El Nino, a meteorological phenomenon caused by temperature fluctuations in the tropical waters of the Pacific Ocean, has been blamed for droughts, floods, and various other climate disturbances across the world.
Friday night, however, was the first time that those temperature anomalies have been associated with the outcome of a college hockey game.
Boston University scored its only three goals of Friday’s Hockey East semifinal battle with Boston College in a 44-second span. “Three goals in a New York minute, as they say, was something I’ve never seen before,” Terrier coach Jack Parker said. “But I’m glad I saw it tonight.
The goals were a Hockey East tournament record for the three quickest by a team, breaking the mark of 1:01 set by Maine against Lowell in the 1990 quarterfinals. Asked to explain how his team could score so quickly and yet only score three goals all game, Parker had a quick quip in reply. “El Nino? You think I could explain that?”
Even more improbably, the first goal was scored with a dazzling display of stickhandling by Zach Cohen, who is more in the power-forward mold, while the second was notched by stay-at-home defenseman Brian Strait for just his second goal of the season and his fifth in 106 collegiate games.
For good measure, it was Strait’s first game back after missing several weeks with a knee injury. Strait fluttered a shot from the left point through a Nick Bonino screen to beat John Muse. Hobey Baker finalist Colin Wilson capped off the outburst with a goal that mirrored Cohen’s tally, as both goals were the result of players pulling pucks out of a corner and driving to the net.
Weirder still, BU scored its three goals on just four third-period shots. Go figure.
“We had just decided to go to three lines and put Zach Cohen out there on the left wing, and he went out and scored,” Parker said. “Then Straity scored, and then Willy scored, and then it was just a matter of seeing if we could manage this game the rest of the way.”
It was an opportune time for fireworks. The Terriers had struggled through the adversity of killing a five-minute major early in the game, and shot totals were low both ways. After surrendering a late second-period goal, the team’s leaders rallied the troops before the final frame.
“We kind of fell asleep offensively the first two periods,” Terrier co-captain and Hobey finalist Matt Gilroy said. “We were playing okay, pretty sound, not taking any chances. Before the third period, John [McCarthy, Terrier co-captain] and Straity and myself in the seniors just got in each other’s faces and everyone started chatting in the locker room.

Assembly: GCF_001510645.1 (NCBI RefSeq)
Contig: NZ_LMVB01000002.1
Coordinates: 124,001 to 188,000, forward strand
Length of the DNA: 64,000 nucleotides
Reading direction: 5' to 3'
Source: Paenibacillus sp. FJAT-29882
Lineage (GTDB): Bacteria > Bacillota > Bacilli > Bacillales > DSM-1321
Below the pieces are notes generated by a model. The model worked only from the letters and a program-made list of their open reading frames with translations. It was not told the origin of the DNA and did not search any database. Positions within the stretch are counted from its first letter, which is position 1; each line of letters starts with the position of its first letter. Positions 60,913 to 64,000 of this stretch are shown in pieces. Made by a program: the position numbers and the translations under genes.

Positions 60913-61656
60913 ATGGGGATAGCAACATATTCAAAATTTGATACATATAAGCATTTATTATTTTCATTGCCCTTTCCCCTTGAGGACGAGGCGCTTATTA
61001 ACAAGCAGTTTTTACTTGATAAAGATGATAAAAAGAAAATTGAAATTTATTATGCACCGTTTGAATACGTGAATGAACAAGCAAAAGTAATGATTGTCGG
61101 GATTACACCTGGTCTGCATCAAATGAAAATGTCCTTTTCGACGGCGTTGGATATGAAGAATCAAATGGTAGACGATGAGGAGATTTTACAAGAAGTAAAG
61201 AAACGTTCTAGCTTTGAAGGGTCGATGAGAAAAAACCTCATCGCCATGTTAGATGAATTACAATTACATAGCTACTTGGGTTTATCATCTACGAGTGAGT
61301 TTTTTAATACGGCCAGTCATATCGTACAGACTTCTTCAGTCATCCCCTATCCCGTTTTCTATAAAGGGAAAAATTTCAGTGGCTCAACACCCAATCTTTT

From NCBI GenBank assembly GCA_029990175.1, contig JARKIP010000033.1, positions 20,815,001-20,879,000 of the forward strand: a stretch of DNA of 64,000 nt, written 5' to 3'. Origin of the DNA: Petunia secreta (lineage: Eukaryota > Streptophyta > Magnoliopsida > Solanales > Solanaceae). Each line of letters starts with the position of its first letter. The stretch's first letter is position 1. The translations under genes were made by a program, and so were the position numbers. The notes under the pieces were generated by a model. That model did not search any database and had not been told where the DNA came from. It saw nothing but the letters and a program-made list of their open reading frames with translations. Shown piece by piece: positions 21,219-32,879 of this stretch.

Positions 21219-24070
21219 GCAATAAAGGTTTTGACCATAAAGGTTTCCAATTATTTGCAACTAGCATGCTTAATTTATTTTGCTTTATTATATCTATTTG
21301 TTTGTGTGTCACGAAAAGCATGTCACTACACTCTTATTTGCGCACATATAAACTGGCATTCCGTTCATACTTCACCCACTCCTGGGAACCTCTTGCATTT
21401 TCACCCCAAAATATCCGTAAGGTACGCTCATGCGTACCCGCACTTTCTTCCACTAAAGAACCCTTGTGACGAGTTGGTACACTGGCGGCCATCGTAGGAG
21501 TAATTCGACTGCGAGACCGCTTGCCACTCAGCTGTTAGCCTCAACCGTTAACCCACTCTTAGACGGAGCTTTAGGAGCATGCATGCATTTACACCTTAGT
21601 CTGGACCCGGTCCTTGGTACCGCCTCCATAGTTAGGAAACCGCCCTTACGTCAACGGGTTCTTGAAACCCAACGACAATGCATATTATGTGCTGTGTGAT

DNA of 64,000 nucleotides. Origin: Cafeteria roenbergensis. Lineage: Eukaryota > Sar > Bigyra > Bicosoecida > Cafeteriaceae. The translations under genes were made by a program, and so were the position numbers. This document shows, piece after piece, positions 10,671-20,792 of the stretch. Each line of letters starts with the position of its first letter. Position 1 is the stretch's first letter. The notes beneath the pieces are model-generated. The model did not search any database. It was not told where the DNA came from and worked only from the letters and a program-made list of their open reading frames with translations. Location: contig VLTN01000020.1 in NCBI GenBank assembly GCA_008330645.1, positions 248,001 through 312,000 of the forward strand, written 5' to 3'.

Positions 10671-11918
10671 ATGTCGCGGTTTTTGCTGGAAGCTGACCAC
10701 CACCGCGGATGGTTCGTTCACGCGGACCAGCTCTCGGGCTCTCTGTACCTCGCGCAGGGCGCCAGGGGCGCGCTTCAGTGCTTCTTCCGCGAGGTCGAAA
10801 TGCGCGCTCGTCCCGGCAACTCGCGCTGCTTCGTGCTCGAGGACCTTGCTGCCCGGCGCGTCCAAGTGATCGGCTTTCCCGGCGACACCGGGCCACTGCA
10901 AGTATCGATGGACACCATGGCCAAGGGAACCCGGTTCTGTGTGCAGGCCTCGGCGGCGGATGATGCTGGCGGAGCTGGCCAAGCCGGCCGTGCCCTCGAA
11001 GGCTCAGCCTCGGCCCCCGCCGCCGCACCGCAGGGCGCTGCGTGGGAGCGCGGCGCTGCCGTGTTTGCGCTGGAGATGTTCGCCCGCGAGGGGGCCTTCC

“We came out and killed the penalty and started rolling. Zach made an unbelievable effort out of the corner. He’s been doing it all year for us, and it’s great to see him score. And then to see Straity get a goal for us after he’s been out hurt and come back, and then Willy come out on the next shift …
“That’s what we can do if we’re playing the right way, and playing hard,” Gilroy added. “We have the offensive power to do that, and it was a lot of fun in the third period.”
It wasn’t much fun for Boston College coach Jerry York and his Eagles.
“Zach Cohen must’ve beat one of our guys coming out of the corner deep on the side there,” York said of the first goal. “We almost got off the ice. It was an icing situation. We were trying to make a change, so we were a little tired off that faceoff. Then the second one was a seeing-eye. From the bench I could see it drifting far side, top. And the other play was out of the other corner.
“If you take out that 40 seconds, I thought we played well. … That was a tough blow for us. But we then came back and really recovered from it, closed it to 3-2 and had a couple pretty good chances to tie the hockey game. We got off the mat and competed really hard and almost tied the game.”
So we end up with a sudden rise in pressure, a flood of scoring, and a drought when it comes to BC’s postseason chances.
Sure sounds like something we can blame on El Nino.